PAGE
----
Oh, how I love returning to the land of okra and mountains! Yes, I have returned to my Tennessee mountain home for Christmas and I am enjoying all of the comforts of my hometown. Familiar restaurants, familiar shops, familiar family, and familiar friends... they are all just comfortable and lovely.
I was at dinner the other night with some of those familiar friends, enjoying some delicious Southern food and some wonderful company. We were chatting about our lives afterwards and my friend Kayla mentioned that she loves to give her friend a topic and tell her to "soapbox" it. "You know," she said, "Like Frankie does." Everyone laughed in agreement. I kind of looked around and laughed. I know that I do have opinions- and that I express them. They gave me some topic and told me to soapbox it, but I didn't have any strong feelings about it.
Then the movie "Anonymous" came up. And my soapbox came out. And we all laughed and shook our heads and agreed that I would never change.
It got me thinking about all the times in my life that expressing my opinion honestly has gotten me in trouble or caused tension in relationships or generally made life unpleasant. Believing your opinion is a fact is a tragic familial trait. It's also something that I've gotten much better about as I've grown up. I have a strong sense of black, white, and gray- I always have. The problem used to be that I would mislabel my grays as blacks or whites. These days, I think I'm much better about placing things in their proper tonal value. (Yes, for those who are wondering, I am a big, fat "J" in Myers-Briggs)
That doesn't change the fact that I still have strong feelings about the grays. Nowadays, people do respect me for being opinionated. They generally like that I know my own mind, which is an upgrade from my earlier days. I can't help but wonder, though, if people would tell me if they had a different opinion. Sometimes they do - but if they don't, is it because they don't have one? Or that they just don't want to verbalize it? Or that I intimidate them out of verbalizing it? Any of these states are largely foreign to me. I have moments when I don't really have an opinion on something or that I decide to hold my peace to keep the peace. Honestly, though, those moments are few and far between. I don't want to be someone that people feel like they can't talk to, but I also don't know how to be someone who isn't honest about what they think or know to be true. People say that they love that about me, but they also avoid me sometimes, because they know I'm not going to bullshit them.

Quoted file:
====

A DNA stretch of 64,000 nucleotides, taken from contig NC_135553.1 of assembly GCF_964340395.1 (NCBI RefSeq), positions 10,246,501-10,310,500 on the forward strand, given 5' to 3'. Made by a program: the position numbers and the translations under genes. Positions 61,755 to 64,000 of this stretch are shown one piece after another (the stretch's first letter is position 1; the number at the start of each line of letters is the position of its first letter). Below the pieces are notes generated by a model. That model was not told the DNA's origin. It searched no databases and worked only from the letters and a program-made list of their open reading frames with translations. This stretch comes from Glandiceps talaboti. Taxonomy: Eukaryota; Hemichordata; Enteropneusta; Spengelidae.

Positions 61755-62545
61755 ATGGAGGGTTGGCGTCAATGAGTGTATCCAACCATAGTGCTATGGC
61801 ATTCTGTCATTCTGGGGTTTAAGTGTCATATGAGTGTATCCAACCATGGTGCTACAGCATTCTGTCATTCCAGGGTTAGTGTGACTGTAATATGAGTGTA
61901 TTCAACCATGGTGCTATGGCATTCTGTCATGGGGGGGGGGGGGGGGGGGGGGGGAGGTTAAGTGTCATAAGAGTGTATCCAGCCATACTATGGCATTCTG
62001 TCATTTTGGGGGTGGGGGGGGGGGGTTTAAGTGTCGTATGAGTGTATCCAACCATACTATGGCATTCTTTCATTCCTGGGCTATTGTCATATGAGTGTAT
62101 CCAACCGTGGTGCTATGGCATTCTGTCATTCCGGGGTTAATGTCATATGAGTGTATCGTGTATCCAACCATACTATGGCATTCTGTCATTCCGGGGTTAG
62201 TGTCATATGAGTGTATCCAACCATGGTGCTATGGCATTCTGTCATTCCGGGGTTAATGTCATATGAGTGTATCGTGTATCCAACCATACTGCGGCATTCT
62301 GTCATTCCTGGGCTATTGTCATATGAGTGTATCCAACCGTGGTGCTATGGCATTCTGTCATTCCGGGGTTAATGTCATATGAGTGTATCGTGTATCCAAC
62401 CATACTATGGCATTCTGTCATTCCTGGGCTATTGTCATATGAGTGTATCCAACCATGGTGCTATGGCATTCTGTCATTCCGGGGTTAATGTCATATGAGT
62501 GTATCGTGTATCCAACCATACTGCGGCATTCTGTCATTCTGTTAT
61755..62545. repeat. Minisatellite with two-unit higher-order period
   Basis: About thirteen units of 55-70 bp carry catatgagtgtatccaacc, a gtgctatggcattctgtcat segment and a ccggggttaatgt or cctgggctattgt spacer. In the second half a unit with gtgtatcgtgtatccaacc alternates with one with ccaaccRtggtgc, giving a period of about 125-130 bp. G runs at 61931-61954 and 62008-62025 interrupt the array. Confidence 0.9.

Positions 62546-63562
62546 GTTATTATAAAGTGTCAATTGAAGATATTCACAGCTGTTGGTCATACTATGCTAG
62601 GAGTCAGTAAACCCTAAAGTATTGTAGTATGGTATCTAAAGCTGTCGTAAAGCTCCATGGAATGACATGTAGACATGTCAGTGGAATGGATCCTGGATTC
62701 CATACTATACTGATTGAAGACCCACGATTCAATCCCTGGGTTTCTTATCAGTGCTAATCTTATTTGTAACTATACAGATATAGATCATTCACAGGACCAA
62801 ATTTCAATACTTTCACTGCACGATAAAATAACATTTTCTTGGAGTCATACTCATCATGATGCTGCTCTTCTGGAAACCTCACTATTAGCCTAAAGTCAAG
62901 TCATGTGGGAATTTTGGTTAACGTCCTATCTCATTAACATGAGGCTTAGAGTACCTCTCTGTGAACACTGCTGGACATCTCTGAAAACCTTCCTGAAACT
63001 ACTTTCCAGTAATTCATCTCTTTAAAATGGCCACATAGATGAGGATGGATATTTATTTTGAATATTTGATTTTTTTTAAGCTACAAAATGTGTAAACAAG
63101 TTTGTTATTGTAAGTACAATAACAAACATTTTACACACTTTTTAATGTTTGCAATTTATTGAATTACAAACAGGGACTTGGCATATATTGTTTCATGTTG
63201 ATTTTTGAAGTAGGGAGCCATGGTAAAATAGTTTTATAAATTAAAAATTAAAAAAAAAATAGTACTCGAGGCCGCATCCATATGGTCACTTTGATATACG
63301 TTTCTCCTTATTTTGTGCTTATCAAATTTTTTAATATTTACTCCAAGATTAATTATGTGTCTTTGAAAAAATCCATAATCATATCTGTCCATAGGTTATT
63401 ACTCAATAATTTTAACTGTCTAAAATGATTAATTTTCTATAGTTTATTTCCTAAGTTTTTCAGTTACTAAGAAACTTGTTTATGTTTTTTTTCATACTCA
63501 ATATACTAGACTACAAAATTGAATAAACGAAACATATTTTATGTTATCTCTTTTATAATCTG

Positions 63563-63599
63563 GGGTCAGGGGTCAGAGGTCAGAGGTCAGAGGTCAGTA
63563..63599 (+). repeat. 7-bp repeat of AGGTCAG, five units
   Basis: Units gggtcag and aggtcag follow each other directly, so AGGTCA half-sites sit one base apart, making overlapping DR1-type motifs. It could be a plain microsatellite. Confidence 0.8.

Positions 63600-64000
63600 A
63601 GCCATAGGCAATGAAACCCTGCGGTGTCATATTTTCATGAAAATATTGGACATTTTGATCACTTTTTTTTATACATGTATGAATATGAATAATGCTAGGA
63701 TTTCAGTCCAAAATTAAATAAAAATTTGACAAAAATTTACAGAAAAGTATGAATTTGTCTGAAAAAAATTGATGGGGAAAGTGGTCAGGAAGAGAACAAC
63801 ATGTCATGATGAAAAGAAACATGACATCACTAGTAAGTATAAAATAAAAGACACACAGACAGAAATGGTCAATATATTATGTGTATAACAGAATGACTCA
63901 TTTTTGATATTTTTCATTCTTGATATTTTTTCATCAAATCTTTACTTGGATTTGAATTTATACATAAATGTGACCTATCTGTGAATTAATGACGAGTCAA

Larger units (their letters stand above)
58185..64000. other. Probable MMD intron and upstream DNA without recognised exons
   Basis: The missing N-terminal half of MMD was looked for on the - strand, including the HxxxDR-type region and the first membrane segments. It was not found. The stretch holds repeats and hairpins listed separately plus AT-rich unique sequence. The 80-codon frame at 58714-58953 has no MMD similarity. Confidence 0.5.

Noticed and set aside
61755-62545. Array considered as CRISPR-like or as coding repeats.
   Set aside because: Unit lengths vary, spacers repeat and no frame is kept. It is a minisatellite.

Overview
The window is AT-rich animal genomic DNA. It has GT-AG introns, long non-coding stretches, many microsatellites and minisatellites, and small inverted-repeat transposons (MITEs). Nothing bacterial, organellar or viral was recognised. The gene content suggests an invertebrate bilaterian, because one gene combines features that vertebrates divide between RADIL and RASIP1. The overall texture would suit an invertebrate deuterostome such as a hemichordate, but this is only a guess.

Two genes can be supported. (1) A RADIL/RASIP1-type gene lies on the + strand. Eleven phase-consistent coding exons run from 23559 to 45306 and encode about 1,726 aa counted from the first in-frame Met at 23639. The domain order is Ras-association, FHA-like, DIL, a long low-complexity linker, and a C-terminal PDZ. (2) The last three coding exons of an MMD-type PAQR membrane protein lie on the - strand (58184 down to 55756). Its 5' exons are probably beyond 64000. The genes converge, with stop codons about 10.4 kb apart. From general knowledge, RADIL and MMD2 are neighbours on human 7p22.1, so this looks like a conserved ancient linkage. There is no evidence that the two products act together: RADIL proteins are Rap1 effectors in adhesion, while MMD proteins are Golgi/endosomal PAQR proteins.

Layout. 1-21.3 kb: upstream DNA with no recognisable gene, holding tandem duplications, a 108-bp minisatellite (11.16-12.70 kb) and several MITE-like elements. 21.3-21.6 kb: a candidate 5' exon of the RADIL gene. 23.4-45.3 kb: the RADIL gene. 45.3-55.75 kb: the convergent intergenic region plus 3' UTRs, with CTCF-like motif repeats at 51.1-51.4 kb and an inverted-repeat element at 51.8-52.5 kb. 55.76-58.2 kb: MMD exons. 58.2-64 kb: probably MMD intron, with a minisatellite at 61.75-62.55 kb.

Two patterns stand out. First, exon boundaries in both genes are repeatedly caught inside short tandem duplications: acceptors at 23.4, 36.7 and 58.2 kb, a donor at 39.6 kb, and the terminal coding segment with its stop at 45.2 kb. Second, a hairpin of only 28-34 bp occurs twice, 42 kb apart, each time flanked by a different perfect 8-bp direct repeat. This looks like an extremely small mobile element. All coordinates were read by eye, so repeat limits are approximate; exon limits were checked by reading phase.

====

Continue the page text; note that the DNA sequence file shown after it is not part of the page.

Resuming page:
What is it like to not have opinions on things? What is it like to not express them? I can't imagine a mindset like this. I know they exist. I don't understand it. I wish that I could understand it a bit more, but I just don't. I know that it probably makes me less feminine or desirable or whatever - this I've heard. Maybe it means I should keep my mouth shut and just agree with people. But would I really want to be friends or romantic with someone who I had to watch myself with all the time? Probably not.
I don't know. Should I want to be able to shut my mouth? Probably. I don't really have an ending for this... all I can say is that being opinionated and outspoken is a big part of my personality, one that I don't know how to cover up or minimize. I can and have learned to be more kind with that part of me. It will always be there, though, whether or not I like it, so I guess I need to keep learning how to understand people who have different personalities and how to deal gently with people regardless.
Opinions = fine. Being a jerk = lame sauce. Frankie = constantly learning how to be opinionated without being a jerk.
Have you ever put your foot in your mouth and kind of liked it?